The electoral system seems to be appropriate, but that impression does not withstand closer scrutiny. The president is elected by a simple majority. In the 2014 elections, President Mutharika won 36.4 % of the votes cast. With an estimated voter turnout of just over 60 %, that means that he won with the support from little more than 20 % of the electorate (citizens of at least 18 years of age). That is a weak basis for legitimising a presidency. Mutharika had promised a new 50 %+1 electoral in his manifesto, with a run-off between the two candidates with the most votes, but that reform was dropped and not put to a vote in parliament.

In April last year, representatives of civil society raised a 10-point ultimatum. A fundamental electoral reform with the introduction of a 50 %+1 electoral system was a core demand. They did not succeed. Because the government prioritised the retention of power, the same rules will apply this year as in the past. Judging by the sharp drop in voter registration and verification, turnout in 2019 will likely be even lower than five years ago.


Widespread dissatisfaction

There is no single reason for the fall in electoral participation. The main factor is probably widespread dissatisfaction with the political, economic and social situation. People’s expectations have been dashed. “50 years of standing still”, was the headline the magazine African Business used for its report on the 2014 independence celebrations. Even President Mutharika admitted in his address on the 50th anniversary of independence in 2014 that “on average Malawians are poorer than they were under colonial rule”.

This message was emphatically confirmed in a pastoral letter published by the Catholic bishops in 2018. It called for fundamental policy change. Two months later, one of the country’s two major newspapers published poll results showing that 81 % of Malawians were unhappy with democracy. Twenty-five years after the referendum introducing the multi-party system, they believed it had contributed nothing to the country’s social and economic development.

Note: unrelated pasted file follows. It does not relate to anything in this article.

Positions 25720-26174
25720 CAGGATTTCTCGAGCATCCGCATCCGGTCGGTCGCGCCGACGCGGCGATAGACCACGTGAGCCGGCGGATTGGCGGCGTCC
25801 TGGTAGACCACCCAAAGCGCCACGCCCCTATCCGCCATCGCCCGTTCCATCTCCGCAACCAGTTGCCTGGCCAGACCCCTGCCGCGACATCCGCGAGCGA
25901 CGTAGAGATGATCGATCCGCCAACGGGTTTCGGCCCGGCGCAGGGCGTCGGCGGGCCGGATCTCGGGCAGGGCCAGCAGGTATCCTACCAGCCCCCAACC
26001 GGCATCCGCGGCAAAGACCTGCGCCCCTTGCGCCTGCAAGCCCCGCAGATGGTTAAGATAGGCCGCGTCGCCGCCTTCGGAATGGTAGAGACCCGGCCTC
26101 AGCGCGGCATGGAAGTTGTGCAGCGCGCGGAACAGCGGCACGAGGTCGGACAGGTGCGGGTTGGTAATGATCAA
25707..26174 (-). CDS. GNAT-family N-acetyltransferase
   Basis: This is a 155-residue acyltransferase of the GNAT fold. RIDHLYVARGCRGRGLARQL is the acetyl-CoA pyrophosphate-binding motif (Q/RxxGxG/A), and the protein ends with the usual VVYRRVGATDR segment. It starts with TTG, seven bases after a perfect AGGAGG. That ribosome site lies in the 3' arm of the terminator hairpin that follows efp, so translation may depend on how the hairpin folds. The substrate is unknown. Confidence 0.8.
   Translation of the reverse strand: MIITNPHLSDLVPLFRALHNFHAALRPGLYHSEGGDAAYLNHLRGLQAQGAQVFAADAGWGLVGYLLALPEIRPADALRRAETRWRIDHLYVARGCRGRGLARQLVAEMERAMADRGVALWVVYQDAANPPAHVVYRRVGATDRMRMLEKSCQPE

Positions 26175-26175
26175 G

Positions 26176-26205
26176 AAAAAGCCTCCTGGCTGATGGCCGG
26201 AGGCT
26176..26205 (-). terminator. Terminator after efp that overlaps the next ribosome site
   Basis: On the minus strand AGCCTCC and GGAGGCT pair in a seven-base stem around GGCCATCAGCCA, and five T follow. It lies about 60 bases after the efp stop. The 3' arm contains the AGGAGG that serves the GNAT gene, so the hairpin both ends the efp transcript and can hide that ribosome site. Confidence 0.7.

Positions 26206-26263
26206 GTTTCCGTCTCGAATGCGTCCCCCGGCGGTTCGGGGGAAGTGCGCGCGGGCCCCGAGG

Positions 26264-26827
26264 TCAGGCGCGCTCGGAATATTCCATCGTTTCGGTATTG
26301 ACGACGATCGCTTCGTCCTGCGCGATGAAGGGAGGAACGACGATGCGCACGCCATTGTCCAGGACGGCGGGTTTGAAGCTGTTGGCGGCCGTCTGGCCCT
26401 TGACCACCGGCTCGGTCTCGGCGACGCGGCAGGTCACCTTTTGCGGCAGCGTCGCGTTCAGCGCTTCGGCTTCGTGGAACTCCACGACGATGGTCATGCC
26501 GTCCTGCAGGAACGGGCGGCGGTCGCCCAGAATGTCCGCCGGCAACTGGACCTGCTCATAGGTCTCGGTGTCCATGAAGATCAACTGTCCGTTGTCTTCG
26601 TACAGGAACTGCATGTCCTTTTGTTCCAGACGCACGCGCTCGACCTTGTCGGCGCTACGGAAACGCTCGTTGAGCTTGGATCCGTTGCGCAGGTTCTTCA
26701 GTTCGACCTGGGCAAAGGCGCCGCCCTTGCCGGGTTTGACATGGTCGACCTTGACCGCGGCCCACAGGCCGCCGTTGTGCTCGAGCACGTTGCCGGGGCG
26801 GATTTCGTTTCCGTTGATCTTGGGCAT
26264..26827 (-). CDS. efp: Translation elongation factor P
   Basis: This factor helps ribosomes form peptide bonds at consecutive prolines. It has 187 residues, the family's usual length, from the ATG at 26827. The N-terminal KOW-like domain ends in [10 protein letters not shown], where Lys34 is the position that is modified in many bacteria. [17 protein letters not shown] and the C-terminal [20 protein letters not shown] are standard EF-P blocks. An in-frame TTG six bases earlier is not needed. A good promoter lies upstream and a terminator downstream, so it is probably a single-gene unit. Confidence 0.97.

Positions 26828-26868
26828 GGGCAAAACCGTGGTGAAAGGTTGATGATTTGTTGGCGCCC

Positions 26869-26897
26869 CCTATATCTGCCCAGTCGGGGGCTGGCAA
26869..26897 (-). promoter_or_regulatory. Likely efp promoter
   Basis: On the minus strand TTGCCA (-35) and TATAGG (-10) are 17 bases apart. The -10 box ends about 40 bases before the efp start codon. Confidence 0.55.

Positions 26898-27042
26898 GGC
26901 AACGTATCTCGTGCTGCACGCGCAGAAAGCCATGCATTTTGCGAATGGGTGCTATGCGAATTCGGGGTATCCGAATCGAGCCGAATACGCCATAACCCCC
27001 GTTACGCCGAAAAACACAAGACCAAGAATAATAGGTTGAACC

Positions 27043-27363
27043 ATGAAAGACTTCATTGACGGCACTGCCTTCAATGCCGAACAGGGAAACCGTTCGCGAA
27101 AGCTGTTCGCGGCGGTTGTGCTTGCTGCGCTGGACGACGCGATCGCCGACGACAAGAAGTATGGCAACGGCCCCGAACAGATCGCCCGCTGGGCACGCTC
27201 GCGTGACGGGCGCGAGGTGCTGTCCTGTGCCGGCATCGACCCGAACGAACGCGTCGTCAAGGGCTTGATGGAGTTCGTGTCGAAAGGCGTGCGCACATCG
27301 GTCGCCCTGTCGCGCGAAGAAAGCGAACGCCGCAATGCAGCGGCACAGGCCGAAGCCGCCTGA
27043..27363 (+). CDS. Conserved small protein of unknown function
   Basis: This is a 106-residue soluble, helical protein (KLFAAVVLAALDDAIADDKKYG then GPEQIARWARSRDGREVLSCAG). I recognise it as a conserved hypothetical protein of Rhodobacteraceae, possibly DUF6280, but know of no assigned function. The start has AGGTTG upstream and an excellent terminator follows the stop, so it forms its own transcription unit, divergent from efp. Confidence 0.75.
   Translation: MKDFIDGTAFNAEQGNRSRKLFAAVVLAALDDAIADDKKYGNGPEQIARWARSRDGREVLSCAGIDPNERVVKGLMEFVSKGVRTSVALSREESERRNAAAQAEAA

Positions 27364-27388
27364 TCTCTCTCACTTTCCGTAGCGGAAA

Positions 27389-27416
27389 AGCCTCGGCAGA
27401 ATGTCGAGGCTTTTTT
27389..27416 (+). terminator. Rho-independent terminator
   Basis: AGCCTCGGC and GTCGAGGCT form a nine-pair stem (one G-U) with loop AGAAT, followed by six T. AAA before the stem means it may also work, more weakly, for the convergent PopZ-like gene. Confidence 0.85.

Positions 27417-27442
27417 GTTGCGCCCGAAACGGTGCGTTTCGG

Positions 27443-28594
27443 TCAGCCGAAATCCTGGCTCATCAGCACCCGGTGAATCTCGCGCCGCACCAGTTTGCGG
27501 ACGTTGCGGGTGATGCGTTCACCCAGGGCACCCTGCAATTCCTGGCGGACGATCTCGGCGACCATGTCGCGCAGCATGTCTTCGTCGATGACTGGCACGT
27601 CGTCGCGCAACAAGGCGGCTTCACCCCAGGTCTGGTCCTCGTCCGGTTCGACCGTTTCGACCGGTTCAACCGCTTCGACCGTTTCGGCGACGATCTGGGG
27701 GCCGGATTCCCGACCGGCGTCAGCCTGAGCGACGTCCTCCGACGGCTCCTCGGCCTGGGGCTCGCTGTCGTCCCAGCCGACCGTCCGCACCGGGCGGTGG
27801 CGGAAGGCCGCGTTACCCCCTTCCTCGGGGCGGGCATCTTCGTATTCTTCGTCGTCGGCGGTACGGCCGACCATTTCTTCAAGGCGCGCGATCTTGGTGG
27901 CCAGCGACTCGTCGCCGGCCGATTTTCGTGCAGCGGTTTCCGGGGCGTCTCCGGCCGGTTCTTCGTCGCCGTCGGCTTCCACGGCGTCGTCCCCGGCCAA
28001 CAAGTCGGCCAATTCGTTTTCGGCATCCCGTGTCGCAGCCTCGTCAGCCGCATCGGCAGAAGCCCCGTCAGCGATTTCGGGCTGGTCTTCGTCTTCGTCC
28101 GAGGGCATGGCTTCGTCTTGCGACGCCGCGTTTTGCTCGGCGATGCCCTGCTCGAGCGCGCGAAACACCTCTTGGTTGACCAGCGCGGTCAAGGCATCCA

According to an Afrobarometer survey, 40 % of the people now support the idea of choosing political leaders by methods other than elections. This tallies with the fact that 14 June, the anniversary of the referendum, is no longer a national holiday (“Freedom Day”). Instead,  Kamuzu Banda’s birthday on 14 May was revived as a holiday (“Kamuzu Day”). 

Observers have accurately assessed the Banda dictatorship’s transition to a multi-party democracy as a “transition without structural transformation”. Oxfam (2018) and the World Bank (2018) both conclude that the country’s small political and economic elite dominate the political processes, including government and other public institutions, and exploit their position of power in a form of “competitive clientelism” (World Bank, 2018). They have transformed the country’s economy into a rent economy solely aimed at maximising short-term profits. No structural transformation focused on long-term development goals has taken place, and there is no sign of it happening.

Weak governance and weak institutions are one – if not the – major cause of Malawi’s low level of development. Improving governance is thus a crucial requirement for a transformative development strategy to achieve sustainable long-term growth. Misappropriation of public funds and systemic corruption related to the rent economy are the most pressing public administration problems (World Bank, 2018). Therefore, it is of particular importance to: